Frequently this involves providing the subject with something to sit on, lean against or physically hold on to. For instance, outdoors you can use a tree and ask your standing subject simply to lean against it. At home you can use a plain old table and ask the subject to rest their elbow on it. In the studio, you can bring in a posing table or construct a bar on which they can lean. In every case, it helps the subject to feel a bit more comfortable because they’ve got something to anchor to. It usually means that not only do they feel more at ease, but they look it, too.
Other elements that work this way in the outdoors? Stairs and steps, or even tree stumps, allow the subject to place one foot up. That alone is helpful. Better still, the subject can then lean out on that knee as if they were leaning on a table. Cars are a natural for leaning against, as are walls and doorways—the latter of which often brings along with it beautiful lighting via open shade.
Indoors you may prefer to sit a subject at a table, or stand them behind the back of a chair. Simply leaning one’s arm or hand on the back of a Windsor can help them feel grounded, like they’re not quite so exposed. Frankly, it also gives them something to do. And if they’re nervous about their session, any distraction is a benefit.
The posing table in the studio—a small, curved table on a wheeled stand that can be positioned right next to a subject at a variety of heights—is as old as photographic portraiture itself. And while it’s useful for formal portraits, by virtue of providing something for the subject to lean on it’s helpful in creating a more comfortable, contemporary pose as well. (The Photogenic posing table pictured here can be had at Adorama for little more than $200.)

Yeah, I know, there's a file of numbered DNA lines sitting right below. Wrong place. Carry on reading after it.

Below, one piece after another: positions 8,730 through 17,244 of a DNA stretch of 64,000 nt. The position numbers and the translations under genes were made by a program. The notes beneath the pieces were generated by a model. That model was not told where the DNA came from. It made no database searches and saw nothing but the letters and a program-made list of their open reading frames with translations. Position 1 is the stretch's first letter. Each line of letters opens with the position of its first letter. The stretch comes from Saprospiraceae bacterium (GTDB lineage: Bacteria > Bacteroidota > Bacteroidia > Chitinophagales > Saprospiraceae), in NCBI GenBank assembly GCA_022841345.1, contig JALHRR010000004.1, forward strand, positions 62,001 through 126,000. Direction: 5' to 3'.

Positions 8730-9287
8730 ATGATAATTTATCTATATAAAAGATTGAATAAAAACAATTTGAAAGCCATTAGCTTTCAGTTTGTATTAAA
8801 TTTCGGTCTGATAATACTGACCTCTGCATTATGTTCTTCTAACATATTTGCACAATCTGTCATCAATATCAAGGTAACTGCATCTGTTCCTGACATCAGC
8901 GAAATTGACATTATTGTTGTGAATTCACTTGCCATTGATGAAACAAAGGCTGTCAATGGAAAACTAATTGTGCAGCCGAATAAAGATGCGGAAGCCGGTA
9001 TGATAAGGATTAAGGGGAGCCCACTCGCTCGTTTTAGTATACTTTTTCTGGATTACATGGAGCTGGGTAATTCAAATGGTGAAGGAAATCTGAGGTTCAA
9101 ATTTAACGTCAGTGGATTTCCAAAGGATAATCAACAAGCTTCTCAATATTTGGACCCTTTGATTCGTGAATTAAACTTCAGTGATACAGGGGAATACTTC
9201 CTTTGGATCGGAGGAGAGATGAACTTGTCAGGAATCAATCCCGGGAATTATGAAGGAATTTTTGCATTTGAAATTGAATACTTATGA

I also use a long steel pipe, which can be draped in black fabric, to give standing subjects an opportunity to lean. This approach also helps position their shoulders and arms in different and interesting ways, and it makes it easier to incorporate hands into the composition. Hands are inherently interesting, so finding ways to get them into the frame will go a long way toward making better portraits.
First and foremost though, you want to make sure the subject feels somewhat comfortable before you’ll ever get them to relax and look at ease in their pictures. Giving them something to lean on is a huge help in this regard.